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  • The Nature Conservancy recently completed restoration work at its Bear Rocks Preserve. © Kent Mason

  • Part of the landscape was damaged in 1999, when a strip of land was bulldozed in an effort to stop a wildfire. The Conservancy did not own the land at this time. This cleared strip of land, called a fire break, had developed into a ditch that scientists feared could carry water and sediments into a nearby globally rare cranberry bog. © TNC

  • The solution? Restore the area’s natural hydrology. First, the Conservancy placed into the ditch fiber logs made from coconut. These logs were used to slow the flow of water to prevent further erosion. © TNC

  • Next, the Conservancy placed large boulders into the ditch, where they would have been located prior to the creation of the fire break. © TNC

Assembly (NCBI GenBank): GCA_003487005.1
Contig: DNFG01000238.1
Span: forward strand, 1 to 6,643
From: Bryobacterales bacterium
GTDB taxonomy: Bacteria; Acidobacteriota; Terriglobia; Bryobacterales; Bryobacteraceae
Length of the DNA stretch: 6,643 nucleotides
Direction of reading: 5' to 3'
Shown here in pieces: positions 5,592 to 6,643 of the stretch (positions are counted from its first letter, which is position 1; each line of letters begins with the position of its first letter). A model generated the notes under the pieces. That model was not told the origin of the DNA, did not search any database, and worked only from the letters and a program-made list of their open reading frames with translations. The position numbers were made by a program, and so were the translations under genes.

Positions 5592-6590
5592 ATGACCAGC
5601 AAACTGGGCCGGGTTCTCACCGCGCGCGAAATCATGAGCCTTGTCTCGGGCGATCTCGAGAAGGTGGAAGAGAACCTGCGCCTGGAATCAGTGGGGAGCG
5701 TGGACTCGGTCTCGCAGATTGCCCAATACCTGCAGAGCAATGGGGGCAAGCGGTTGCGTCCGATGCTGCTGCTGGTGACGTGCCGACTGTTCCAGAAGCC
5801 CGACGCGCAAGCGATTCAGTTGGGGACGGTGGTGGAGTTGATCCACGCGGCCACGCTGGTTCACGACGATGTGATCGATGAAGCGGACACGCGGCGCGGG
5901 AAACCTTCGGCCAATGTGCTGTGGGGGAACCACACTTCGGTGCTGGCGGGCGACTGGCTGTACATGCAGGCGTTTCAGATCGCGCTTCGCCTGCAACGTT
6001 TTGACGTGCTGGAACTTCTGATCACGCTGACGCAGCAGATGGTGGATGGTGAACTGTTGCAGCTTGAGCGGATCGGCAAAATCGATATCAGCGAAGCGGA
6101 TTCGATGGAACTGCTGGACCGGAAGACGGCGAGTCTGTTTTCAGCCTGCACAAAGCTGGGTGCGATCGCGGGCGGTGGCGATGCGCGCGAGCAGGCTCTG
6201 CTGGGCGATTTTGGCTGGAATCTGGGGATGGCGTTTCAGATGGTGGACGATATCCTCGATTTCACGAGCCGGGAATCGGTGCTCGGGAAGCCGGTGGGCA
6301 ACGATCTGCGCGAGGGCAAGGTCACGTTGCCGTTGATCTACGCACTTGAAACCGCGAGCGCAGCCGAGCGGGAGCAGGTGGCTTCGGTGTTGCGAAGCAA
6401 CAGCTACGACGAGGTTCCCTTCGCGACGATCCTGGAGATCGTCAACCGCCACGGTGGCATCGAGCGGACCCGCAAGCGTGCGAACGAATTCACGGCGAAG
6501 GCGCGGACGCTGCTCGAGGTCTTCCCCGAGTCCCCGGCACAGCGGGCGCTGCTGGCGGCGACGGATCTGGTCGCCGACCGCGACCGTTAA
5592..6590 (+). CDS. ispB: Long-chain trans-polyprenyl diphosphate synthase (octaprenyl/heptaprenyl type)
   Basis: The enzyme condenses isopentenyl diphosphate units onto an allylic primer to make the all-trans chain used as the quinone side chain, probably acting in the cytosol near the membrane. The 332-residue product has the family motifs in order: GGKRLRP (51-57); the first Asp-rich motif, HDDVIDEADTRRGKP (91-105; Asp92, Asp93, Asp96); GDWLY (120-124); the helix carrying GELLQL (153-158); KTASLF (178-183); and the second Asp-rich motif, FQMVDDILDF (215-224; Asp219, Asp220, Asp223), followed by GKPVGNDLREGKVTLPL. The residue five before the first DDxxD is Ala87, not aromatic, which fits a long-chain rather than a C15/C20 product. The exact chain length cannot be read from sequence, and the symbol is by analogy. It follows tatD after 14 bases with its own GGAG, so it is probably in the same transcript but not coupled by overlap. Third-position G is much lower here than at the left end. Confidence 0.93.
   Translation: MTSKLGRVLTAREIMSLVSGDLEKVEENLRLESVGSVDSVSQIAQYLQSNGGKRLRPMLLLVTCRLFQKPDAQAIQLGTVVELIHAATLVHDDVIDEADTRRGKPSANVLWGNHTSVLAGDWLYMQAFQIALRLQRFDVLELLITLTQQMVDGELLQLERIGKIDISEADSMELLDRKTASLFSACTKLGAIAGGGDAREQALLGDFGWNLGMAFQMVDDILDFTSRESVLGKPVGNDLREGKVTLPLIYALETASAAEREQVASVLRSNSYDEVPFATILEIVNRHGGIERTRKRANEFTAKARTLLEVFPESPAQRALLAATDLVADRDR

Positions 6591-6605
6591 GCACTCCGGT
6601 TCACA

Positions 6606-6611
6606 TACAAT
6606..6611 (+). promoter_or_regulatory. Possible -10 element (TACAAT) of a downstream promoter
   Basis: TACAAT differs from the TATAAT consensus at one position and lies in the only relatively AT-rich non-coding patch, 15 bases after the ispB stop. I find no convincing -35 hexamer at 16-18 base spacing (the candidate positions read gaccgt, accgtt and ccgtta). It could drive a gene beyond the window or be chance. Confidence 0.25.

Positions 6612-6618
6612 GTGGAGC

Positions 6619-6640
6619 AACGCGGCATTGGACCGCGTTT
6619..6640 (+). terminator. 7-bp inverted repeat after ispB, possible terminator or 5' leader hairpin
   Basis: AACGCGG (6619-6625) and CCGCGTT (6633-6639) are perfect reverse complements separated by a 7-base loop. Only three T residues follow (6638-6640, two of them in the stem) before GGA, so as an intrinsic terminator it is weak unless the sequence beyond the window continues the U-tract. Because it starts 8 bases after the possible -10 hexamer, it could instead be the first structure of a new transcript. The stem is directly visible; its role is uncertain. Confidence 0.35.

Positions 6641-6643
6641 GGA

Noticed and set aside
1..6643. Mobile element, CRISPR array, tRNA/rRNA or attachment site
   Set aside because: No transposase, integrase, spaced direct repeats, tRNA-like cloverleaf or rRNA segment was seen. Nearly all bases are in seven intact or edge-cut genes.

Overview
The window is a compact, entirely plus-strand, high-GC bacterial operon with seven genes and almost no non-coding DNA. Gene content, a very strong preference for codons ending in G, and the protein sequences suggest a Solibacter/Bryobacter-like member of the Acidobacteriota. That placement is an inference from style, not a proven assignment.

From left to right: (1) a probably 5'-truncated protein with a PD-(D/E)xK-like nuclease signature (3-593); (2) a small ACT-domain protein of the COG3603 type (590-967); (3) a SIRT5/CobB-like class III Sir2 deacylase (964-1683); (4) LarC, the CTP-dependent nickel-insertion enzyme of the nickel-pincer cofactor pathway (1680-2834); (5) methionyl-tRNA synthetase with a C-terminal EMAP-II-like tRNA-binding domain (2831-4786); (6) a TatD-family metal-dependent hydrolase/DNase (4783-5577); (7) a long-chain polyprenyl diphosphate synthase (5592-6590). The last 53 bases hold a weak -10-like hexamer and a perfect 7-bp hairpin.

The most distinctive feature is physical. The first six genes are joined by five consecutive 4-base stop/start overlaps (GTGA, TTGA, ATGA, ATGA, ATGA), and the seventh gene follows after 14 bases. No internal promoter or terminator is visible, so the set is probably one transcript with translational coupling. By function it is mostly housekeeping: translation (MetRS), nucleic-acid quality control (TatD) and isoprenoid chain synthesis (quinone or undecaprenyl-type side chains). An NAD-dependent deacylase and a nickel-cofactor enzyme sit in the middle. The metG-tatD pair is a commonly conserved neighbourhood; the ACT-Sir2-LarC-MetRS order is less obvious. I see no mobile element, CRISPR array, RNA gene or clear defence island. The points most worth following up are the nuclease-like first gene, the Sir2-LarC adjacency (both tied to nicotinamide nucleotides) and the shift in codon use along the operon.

• After the boulders were in place, soil was then packed into the ditch. © TNC

  • Finally, native plants such as red chokeberry were transplanted into the freshly laid soil. © TNC

  • Scientists must now monitor the restoration work to ensure no further erosion takes place. © TNC

  • The Conservancy invites you to get out and explore this amazing landscape. Learn more at nature.org/bearrocks! © Kent Mason

The Nature Conservancy
in West Virginia
Bear Rocks Restoration

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